She renamed it Dream in Tunisia, and its new incarnation should start this year as a maker of products from Moringa and Acacia trees, aloe vera plants and vegetables. The business is building a factory which will make everything from tea and medicinal products, to olive oil, jam, dried tomatoes and Acacia gum.

“Our main goal is to create six local factories which will hire up to 40 people in charge of transforming the products for exportation. Basically we will go from a home-made production to a more industrial method, but by keeping the ethics of the farming in the process,” Toumi told Wamda.

Sarah Magida Toumi (left) accompanied by a mother and her daughter who believed in her project and who planted the new trees in their olive orchard.

Toumi partnered with a small French company Equitagreen in order to export to Europe.

“After a ten year experience with helping women in rural areas with the growing of the Moringa in Africa, we noticed that we can create sustainable ways to do farming and adapt it to the climate change, I wanted to work with Sarah on this because we have the same standards and ethics” said Equitagreen founder Stéphanie Allard.

Changing the minds not the people

None of this has been easy, however.

When in 2012, Toumi received a fund of 160,000 euros (about US$170,000) from Orange to develop her village (which was independent of her other activities), it created a lot of fuss.

“I was accused of embezzlement by some of the villagers, people said I had received a million dollars instead of the real amount, even if they saw the new school, the new things we built and did, nobody accepted that I had received this money,” she said.

One of the vegetable gardens of the women of Bir Salah. Toumi provides the seeds and the materials to plant.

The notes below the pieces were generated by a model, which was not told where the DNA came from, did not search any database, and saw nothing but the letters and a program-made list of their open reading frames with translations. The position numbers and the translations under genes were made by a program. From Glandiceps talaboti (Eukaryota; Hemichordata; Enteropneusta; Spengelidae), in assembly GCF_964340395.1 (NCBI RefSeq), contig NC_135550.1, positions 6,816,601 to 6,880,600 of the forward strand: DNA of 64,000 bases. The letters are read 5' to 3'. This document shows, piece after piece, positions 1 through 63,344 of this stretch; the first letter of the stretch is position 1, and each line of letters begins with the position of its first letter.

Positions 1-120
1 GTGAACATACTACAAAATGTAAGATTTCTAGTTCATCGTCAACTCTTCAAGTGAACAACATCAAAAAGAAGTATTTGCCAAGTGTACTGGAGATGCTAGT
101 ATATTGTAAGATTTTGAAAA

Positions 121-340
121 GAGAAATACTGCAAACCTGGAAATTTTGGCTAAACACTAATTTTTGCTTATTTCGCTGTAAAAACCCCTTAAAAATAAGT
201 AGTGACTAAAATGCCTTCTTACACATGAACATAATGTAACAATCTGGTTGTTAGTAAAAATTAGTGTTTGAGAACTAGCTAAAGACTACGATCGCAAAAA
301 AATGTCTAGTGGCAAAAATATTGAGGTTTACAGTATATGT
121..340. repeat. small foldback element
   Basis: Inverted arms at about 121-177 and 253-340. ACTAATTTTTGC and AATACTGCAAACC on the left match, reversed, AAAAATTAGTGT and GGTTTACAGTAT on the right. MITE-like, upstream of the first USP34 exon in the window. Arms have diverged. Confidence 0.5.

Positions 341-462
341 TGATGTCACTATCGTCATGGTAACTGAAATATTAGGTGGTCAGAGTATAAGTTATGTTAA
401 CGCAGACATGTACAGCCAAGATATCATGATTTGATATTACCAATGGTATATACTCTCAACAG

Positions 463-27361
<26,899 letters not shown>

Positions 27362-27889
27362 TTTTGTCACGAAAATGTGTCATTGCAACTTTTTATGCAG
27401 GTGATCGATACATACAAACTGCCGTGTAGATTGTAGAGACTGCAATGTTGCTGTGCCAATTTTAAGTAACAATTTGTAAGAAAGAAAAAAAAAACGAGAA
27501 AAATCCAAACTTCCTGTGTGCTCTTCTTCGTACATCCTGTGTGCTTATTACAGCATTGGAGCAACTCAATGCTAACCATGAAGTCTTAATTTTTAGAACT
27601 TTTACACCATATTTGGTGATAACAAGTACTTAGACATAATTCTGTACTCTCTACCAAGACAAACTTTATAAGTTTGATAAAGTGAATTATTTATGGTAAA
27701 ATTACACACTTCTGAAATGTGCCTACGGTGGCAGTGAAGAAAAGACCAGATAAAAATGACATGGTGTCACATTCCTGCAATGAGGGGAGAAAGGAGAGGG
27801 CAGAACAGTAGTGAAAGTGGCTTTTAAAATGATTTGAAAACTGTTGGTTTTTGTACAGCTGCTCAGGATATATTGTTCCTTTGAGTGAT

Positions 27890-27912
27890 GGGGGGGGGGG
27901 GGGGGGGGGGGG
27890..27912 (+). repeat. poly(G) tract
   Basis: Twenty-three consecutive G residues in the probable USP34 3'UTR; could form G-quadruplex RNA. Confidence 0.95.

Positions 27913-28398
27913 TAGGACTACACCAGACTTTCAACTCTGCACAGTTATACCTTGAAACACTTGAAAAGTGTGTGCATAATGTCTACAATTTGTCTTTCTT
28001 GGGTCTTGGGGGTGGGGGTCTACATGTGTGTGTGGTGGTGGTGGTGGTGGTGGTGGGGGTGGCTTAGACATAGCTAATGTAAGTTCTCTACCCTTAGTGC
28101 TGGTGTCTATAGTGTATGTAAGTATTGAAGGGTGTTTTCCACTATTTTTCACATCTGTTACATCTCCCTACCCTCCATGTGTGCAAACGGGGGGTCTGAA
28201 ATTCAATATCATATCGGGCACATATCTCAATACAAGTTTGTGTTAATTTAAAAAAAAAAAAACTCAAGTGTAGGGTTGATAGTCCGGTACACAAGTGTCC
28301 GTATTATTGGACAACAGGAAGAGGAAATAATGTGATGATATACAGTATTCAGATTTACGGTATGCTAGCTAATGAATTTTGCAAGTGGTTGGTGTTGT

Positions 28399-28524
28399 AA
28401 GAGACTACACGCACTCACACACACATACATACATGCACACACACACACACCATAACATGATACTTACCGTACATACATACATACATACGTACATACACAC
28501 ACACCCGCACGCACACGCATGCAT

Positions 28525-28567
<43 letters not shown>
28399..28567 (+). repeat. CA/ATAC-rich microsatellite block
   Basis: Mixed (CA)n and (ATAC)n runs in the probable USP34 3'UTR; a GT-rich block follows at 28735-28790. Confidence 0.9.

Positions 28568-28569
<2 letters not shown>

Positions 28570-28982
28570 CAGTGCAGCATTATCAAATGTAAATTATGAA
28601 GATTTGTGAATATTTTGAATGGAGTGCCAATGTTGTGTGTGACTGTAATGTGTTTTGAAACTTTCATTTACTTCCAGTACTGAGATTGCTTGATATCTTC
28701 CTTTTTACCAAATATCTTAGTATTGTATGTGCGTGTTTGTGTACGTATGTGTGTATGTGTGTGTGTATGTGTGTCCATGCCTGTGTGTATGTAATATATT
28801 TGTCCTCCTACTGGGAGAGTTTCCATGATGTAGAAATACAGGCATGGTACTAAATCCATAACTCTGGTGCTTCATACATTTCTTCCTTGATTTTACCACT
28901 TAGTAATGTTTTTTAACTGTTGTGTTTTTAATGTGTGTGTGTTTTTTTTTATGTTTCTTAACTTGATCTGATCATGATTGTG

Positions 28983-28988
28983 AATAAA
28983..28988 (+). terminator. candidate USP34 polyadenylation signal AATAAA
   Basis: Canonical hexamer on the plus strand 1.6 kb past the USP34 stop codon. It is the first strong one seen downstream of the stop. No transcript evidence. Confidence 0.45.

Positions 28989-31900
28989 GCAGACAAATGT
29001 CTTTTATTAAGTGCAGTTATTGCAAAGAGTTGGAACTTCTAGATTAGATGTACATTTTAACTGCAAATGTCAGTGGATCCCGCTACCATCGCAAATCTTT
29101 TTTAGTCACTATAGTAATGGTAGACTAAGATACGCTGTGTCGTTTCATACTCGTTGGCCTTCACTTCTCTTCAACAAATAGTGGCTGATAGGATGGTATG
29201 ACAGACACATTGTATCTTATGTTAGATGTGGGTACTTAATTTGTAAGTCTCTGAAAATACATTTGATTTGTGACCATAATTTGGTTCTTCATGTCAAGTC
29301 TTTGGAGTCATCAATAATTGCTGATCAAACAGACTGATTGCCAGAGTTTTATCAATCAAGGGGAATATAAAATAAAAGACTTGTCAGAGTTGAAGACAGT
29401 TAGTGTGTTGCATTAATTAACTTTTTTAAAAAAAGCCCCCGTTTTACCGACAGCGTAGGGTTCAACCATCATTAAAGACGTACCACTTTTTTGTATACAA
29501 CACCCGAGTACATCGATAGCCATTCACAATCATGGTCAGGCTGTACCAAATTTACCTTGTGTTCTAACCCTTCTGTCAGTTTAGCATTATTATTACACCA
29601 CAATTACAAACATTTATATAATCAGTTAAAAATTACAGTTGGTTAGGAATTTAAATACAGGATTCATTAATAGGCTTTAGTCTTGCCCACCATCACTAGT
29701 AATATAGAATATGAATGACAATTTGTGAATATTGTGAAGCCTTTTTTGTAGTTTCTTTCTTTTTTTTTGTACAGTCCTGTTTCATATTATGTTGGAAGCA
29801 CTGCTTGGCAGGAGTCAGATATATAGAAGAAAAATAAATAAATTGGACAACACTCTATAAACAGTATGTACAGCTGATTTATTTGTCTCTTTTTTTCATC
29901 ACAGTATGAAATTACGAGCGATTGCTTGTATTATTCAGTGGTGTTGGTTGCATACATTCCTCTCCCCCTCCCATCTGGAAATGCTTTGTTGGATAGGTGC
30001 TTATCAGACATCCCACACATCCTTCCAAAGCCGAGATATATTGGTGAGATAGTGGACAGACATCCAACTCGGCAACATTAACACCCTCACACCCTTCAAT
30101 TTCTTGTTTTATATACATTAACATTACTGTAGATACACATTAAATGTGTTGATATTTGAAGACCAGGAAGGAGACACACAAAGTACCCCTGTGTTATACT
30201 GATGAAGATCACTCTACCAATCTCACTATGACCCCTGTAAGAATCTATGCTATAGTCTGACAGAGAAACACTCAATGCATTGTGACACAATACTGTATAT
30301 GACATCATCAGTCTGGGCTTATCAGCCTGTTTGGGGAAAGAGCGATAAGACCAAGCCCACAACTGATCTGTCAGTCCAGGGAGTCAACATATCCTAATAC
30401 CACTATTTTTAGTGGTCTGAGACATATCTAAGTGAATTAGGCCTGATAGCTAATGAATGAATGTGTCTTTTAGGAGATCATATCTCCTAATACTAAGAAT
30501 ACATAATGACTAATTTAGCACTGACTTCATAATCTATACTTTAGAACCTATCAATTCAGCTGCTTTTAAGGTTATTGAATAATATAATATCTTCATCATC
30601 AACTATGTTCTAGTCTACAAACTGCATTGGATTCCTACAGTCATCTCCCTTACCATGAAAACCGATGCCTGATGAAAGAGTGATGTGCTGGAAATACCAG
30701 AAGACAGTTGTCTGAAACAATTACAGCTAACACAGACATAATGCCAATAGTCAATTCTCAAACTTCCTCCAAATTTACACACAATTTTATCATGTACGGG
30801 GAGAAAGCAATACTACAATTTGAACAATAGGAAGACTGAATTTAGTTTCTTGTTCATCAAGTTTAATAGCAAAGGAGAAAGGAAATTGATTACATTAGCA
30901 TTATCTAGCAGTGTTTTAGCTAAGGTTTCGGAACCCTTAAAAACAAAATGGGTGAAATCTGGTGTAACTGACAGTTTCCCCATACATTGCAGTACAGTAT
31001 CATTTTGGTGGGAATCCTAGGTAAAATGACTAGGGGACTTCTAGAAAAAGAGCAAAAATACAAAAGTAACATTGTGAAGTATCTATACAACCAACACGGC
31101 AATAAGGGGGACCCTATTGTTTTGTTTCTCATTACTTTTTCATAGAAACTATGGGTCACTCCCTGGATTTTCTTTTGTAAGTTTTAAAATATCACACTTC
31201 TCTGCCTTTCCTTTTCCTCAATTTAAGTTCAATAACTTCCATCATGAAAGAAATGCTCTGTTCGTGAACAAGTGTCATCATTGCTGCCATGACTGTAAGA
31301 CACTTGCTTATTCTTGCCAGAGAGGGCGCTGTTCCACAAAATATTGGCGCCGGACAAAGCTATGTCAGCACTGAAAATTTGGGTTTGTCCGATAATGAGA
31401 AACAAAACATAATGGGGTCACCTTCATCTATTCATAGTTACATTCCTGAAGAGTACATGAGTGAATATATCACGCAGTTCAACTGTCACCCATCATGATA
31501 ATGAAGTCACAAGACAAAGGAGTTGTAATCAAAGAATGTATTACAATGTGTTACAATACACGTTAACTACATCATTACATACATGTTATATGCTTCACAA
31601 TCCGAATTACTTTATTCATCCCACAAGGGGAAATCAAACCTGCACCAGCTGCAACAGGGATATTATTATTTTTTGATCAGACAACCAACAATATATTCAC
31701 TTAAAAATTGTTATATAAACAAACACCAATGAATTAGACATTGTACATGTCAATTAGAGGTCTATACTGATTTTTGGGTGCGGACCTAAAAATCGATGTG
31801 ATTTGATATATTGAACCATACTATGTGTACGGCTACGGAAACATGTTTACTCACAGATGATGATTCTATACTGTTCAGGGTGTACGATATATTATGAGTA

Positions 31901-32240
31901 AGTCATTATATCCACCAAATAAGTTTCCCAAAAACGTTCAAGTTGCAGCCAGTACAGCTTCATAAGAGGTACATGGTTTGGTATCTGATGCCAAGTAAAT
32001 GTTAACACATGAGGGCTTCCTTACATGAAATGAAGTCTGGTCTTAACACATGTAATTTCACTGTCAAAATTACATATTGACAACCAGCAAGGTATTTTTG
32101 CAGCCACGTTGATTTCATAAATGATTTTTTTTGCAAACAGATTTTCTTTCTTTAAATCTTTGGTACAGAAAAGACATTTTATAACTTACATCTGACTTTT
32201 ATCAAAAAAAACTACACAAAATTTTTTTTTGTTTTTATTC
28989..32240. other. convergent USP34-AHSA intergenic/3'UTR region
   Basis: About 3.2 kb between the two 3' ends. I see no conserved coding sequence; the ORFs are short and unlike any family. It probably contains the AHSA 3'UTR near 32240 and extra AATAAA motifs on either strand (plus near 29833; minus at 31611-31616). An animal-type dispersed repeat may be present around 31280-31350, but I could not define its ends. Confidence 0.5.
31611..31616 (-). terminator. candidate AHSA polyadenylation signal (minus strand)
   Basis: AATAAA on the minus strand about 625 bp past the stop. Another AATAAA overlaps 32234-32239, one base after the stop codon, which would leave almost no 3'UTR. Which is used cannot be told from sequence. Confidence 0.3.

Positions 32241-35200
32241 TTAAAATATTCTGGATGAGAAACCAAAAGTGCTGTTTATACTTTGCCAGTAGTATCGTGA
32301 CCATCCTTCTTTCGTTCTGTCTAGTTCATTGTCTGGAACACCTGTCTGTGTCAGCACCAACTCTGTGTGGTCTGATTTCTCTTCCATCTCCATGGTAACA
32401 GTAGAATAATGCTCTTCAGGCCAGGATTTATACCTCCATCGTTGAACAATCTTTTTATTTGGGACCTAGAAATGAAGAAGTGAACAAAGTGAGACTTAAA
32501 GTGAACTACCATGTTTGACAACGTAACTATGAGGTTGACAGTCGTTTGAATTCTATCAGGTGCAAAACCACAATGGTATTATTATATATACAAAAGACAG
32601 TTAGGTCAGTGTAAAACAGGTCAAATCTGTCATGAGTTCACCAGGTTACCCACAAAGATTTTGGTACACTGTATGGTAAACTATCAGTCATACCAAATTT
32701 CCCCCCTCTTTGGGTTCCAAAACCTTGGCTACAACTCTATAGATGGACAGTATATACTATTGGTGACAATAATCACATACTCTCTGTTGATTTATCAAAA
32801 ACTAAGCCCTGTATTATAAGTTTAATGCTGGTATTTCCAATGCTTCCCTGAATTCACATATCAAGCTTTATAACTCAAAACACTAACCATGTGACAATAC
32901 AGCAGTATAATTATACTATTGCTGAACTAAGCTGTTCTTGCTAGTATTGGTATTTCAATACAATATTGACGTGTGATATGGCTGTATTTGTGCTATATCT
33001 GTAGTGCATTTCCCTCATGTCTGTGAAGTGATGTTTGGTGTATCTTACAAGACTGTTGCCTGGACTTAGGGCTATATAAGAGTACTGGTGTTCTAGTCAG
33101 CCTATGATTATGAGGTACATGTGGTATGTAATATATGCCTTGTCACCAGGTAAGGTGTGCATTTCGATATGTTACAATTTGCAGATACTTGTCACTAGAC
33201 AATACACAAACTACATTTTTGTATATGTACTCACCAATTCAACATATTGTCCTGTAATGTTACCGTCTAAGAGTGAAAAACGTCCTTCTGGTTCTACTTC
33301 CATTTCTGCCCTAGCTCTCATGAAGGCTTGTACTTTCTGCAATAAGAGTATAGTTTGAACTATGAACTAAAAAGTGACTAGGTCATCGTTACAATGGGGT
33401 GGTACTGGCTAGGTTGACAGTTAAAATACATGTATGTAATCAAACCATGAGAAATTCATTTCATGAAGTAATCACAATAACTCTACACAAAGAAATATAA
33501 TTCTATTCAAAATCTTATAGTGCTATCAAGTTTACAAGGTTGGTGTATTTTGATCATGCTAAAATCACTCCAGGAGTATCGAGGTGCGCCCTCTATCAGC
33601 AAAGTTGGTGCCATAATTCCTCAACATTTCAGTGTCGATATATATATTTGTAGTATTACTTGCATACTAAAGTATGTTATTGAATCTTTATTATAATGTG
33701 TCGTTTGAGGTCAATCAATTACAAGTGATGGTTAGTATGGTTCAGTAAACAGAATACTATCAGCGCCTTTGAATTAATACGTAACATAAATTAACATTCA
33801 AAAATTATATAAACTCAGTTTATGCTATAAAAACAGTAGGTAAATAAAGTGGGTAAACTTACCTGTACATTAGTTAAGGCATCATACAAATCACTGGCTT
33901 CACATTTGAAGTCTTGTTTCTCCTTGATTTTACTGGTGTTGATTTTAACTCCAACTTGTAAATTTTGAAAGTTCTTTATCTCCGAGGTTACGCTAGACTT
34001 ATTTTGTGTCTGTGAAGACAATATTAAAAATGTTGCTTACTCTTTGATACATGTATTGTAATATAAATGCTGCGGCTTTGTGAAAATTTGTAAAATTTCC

She was burnt out and returned to France, expecting never to go back to Tunisia. But in 2014 she was back to defend her farming project Acacias for All.

“Now you have my garden with all my flowers and plants around olive trees in the field I own next to my neighbor’s, who does not make anything grow around his olive trees because he believes it would deprive the tree from water,” she said. “I think he will change his mind in a few years when he sees that the vegetable gardens around the trees are actually a good biosystem for the olive tree.”

Dignity through social business

One of Toumi’s best assets is her marketable image, built over years of pushing her ‘trees in Tunisia’ agenda.

Using this she promote through her campaign One million trees for Tunisia last year, which encouraged people to plant a tree in a kind of ‘Ice Bucket-like’ challenge. She also nominated ambassadors of Acacias across the country that would promote her new farming priorities: permaculture and agroforestry.

Now the main issue is to become the social businesswoman she wants to be. She received two more prizes in 2016, one from France and from Rolex so after using the money to develop the factory, she will brace for the impact of her actions.

“My goal is to create a sustainable way of living for these women but also for me, so the hardest part is yet to come. I promised a lot to those women and I want them to earn their lives with dignity.”

Feature image via Lilia Bliase.